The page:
Monday, March 14, 2005

Good for Him

Kevin at Wizbang points to a very interesting post on a liberal blogger's site about abortion, wherein the author, in his search to understand when life begins, "figured that I should use logic and science and not propaganda, so I decided to stay away from anti-abortion groups and their rhetoric." It's very good:

So after that debate I decided to see what scientists define as the life cycle of a human being. The life cycle is just what it sounds like- the series of events that occur in the life of an organism. At any point in this cycle the organism is alive, except for the point of death, which is usually included as the end of the cycle. If the human life cycle is just birth, infancy, childhood, adolescence, adulthood, old age and death, then everything before that is “pre-living” or not living. But the majority of scientists believe that it begins before birth. Most include fertilization and prenatal development in the human life cycle. While some see birth as the beginning, these theories tend to rely more on philosophical underpinnings- i.e. the recognition of self and so forth- rather than pure biology. This suggests that scientists- who are paid to not let personal or religious bias into their work- tend to regard life as beginning at fertilization. The pre-birth period is as much a part of life as infancy, childhood, adolescence, adulthood and old age this seems to say. To end an innocent life in any of those other periods would get you sent to prison, possibly to death. Why is ending a life before that legal?

So I started coming up with arguments to counter these slightly frightening facts. First, I considered the fact of development. A zygote is barely developed- it doesn’t look like a human, it doesn’t act like a human, etc. As a result, it really shouldn’t be considered “human life.” Yet isn’t an infant undeveloped? It doesn’t act like a fully mature human nor does it really look much like one. We wouldn’t kill an infant so why is killing just a slightly less developed human any less of an atrocity? It seems that the fact that fetuses aren’t developed isn’t a good excuse to allow for abortion.

Another argument I considered was that this life is different from other types of life in that it is dependent on another human not just for care and provision, but for even the most basic of functions. Its waste is carried out by another person, its breath and food is actually shared by another person. It is clearly a much different form of life than the traditional conception of “human.” Still, when one starts making distinctions between living humans and declares a whole class of them fit for extermination, isn’t that absolutely abhorrent? Isn’t that the idea at the very heart of genocide? If we acknowledge the biological fact that a fetus is alive and it is human, yet a different form of human life, and we then decide that this particular variety of human life can be exterminated at will how are we any better than the Nazis or the butchers in Somalia, Sudan, Japan in World War II or other genocidal regimes? In fact, it seems, we are not if those things are true.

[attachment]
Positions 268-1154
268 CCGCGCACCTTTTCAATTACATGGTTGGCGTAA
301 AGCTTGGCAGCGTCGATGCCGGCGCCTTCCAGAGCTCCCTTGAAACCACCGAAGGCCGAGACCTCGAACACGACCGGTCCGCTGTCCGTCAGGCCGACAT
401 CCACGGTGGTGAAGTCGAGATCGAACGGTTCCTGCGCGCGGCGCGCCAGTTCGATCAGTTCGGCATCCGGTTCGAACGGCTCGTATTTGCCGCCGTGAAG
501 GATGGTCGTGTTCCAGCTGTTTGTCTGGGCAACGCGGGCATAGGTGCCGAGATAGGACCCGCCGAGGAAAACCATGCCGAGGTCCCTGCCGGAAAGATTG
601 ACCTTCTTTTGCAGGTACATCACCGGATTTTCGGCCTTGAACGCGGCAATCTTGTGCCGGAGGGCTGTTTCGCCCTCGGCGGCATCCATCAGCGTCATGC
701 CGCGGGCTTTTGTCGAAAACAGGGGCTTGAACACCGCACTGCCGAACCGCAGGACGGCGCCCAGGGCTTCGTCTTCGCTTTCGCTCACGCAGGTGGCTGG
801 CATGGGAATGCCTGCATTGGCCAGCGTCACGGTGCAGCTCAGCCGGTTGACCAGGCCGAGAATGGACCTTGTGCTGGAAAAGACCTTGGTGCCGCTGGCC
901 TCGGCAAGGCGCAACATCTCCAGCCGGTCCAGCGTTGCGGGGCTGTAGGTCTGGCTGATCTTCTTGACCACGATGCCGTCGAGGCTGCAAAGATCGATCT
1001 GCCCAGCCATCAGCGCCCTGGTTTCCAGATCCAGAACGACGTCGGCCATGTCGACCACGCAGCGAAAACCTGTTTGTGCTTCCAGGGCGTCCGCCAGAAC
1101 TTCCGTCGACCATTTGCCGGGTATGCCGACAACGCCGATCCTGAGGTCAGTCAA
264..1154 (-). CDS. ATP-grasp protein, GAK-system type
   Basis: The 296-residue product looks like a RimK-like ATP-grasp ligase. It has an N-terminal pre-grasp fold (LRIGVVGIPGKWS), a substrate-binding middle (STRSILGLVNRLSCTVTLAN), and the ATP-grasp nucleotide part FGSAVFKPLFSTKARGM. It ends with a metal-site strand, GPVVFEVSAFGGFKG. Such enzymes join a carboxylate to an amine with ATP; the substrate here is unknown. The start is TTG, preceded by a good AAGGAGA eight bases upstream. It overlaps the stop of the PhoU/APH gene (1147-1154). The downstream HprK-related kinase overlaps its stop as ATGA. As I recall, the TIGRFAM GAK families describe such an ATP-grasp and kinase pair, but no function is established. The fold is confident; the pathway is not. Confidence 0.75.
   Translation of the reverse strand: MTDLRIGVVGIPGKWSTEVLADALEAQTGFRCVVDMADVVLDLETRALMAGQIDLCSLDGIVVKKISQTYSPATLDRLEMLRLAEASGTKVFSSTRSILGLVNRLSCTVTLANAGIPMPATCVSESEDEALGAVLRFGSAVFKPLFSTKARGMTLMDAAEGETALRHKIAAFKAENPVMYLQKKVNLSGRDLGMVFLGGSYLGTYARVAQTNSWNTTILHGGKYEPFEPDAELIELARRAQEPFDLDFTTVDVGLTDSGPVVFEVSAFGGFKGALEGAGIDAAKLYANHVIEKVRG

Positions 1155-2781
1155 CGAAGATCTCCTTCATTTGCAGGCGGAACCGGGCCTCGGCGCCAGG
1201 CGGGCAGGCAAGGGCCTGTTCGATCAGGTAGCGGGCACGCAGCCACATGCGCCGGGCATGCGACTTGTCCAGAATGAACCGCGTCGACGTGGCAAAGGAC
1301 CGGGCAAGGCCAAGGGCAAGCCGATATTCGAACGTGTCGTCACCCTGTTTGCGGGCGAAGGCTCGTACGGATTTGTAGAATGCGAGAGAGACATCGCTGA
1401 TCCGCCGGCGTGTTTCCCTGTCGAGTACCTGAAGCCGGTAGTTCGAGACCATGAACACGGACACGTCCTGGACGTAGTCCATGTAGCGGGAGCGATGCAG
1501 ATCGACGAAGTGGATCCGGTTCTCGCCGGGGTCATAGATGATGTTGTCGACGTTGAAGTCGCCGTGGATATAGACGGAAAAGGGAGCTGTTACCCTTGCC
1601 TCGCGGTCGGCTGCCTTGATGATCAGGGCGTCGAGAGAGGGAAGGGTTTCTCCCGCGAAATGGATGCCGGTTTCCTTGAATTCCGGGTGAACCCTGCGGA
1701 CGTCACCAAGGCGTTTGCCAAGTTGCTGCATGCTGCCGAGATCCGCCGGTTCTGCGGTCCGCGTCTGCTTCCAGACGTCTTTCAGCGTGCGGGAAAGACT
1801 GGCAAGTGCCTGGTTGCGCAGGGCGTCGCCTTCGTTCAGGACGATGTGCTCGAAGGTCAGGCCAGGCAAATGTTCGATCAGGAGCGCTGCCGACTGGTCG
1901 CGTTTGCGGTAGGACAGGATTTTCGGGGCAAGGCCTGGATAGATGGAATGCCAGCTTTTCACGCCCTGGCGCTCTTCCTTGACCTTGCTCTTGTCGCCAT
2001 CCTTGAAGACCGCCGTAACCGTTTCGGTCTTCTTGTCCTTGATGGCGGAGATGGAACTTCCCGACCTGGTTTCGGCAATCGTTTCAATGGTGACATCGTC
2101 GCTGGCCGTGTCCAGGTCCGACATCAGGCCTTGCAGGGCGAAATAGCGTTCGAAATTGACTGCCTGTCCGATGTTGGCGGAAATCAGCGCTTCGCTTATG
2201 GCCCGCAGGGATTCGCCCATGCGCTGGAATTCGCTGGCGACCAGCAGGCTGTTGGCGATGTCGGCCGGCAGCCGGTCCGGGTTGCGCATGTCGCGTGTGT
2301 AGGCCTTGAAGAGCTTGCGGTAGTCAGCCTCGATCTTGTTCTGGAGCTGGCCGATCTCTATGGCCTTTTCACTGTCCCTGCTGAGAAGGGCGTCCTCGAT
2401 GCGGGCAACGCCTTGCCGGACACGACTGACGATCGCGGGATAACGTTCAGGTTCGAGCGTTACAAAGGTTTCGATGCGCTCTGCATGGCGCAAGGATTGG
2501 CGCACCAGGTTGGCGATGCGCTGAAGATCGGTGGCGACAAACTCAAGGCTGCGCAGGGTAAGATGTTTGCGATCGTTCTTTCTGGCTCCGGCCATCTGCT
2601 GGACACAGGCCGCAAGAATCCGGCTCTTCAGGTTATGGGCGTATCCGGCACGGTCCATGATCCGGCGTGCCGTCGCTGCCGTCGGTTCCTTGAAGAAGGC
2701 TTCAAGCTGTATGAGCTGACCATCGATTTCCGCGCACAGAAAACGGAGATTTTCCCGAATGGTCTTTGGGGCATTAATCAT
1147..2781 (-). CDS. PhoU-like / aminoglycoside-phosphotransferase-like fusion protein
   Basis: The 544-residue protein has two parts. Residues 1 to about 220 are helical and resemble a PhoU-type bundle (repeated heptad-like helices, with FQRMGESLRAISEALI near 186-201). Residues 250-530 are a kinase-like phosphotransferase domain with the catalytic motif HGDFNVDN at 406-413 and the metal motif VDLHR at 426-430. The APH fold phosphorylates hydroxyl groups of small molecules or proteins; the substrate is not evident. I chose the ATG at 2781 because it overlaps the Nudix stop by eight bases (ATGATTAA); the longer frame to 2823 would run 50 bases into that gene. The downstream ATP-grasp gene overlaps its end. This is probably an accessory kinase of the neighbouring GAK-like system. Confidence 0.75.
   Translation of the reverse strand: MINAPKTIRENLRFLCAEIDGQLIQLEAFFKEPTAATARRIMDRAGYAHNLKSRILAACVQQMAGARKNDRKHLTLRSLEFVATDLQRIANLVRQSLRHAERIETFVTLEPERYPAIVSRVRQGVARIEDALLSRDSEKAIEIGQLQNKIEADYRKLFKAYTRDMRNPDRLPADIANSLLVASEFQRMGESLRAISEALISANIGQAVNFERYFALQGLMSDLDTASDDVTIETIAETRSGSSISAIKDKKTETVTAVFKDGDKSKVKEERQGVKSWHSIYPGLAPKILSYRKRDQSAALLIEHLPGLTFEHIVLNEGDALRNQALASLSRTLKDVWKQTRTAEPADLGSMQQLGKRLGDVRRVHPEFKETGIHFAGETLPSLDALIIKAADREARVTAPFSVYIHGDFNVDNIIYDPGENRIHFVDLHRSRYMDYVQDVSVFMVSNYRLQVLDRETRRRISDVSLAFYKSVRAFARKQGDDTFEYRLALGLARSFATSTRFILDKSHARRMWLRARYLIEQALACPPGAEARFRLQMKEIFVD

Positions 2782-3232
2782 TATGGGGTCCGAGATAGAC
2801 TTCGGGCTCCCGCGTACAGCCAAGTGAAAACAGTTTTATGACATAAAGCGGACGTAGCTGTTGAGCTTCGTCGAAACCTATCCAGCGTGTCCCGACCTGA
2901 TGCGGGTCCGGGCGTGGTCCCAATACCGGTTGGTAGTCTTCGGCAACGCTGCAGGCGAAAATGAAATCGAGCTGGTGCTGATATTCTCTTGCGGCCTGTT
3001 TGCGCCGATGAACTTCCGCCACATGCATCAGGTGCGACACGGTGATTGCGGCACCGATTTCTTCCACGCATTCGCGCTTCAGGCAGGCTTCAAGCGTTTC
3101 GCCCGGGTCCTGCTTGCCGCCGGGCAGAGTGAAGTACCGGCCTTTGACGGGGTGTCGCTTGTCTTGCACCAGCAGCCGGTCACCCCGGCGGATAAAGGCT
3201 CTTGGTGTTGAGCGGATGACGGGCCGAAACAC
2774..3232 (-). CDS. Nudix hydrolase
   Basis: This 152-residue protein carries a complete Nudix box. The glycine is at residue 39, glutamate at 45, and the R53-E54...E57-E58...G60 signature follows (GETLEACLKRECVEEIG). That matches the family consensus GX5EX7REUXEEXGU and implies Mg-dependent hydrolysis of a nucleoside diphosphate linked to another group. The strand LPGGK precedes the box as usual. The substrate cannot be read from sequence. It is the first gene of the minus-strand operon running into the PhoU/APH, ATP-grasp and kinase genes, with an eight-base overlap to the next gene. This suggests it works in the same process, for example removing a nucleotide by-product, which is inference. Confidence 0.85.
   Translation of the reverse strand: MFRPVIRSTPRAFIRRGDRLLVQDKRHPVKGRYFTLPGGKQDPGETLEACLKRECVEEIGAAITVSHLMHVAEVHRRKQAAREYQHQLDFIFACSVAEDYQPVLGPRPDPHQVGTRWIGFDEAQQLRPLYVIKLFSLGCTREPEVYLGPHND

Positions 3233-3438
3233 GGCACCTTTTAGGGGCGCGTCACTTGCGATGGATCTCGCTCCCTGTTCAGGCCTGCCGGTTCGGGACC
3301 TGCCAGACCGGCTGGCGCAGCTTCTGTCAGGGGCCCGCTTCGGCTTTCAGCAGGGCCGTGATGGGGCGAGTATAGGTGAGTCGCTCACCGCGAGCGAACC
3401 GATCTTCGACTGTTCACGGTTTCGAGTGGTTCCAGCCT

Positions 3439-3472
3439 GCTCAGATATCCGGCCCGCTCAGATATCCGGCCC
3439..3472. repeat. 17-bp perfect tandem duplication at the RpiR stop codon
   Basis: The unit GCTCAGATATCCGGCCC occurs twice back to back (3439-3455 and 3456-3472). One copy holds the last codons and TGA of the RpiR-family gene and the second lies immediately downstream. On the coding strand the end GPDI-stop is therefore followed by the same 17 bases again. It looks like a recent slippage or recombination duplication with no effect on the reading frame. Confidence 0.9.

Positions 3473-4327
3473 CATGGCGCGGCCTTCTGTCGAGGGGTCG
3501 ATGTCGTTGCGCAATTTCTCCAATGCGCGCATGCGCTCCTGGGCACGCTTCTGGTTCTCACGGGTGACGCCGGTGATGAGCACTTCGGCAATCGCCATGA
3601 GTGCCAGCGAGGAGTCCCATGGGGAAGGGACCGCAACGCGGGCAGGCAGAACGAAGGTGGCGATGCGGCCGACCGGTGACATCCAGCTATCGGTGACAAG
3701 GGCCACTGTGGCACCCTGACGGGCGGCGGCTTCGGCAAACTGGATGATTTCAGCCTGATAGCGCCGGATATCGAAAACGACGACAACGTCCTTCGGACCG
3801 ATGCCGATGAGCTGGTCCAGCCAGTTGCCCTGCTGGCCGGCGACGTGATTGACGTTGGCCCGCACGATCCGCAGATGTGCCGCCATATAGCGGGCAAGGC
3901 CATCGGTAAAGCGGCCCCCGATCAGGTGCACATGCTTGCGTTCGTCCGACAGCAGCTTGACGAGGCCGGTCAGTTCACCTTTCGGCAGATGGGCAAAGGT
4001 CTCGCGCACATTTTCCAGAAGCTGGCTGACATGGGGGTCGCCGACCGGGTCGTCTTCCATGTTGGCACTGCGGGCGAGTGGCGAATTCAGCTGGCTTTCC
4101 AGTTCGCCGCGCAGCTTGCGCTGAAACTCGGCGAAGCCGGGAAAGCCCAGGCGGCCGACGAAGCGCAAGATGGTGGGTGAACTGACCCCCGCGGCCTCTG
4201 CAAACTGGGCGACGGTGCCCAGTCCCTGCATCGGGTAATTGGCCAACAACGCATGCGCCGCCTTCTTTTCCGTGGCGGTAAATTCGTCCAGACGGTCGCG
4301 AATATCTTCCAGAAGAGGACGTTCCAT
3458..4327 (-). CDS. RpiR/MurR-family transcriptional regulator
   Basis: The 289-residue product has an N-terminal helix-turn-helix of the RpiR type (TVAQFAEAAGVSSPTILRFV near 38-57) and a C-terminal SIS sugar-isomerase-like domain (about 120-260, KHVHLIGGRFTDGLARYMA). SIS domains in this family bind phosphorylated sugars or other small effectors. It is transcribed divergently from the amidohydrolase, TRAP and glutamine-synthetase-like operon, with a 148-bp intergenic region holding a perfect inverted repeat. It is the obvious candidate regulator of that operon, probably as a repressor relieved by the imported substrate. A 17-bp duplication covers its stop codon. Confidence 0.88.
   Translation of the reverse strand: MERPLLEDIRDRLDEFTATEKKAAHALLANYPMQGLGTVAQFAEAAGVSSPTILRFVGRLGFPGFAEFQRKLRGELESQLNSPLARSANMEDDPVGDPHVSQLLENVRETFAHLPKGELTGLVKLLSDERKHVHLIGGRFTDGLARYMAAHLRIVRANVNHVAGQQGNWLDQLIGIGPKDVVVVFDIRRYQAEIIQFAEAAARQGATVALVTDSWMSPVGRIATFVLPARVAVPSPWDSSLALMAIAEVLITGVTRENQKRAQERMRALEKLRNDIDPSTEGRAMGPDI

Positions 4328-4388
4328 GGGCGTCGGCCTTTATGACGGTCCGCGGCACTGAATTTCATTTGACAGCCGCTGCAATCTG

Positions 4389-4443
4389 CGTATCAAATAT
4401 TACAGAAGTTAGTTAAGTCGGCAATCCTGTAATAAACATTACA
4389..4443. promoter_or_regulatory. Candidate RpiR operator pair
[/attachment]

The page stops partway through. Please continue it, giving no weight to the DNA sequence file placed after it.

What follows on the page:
My wife and I watched "In the Womb" on National Geographic the other night, and while I have never been willing to view a fetus as a "clump of cells," I had no idea how alive, sensory and active a fetus is, even months before birth. Read the whole thing, it's not too terribly long and worth the time.

UPDATE: I really should include the money paragraphs that distill Andrew Dobbs' arguments:

Choice is not a valuable argument as no one has the right to choose whether another human lives or dies except when that person poses an immediate threat to one’s own life.

Women’s rights is not a valuable argument in that no one’s rights include the right to kill an innocent human being, not to mention that at least 50% of the lives we are snuffing out are women who will never have a choice on anything.

Political difficulty is not an excuse as the history of our country is the history of oppressed groups taking on monumental difficulties to set themselves free, and in this case we must stand up for those who not only cannot speak for themselves, but are as yet unborn.

Finally, constitutionality is not a valid excuse as it is clear that if these embryos are living humans then Roe v. Wade was a bit of unconstitutional abomination on par with Dred Scott and Plessy v. Ferguson. In the end, if life begins at conception, we have no choice but to protect that life with every element of our law available to us. Democrats must take the lead, as only Democrats can protect life before it is in this world and after it is born. It is time for politics to leave this discussion and for level-headed and honest people to debate the issues with themselves and others in a respectful way.

Well said.

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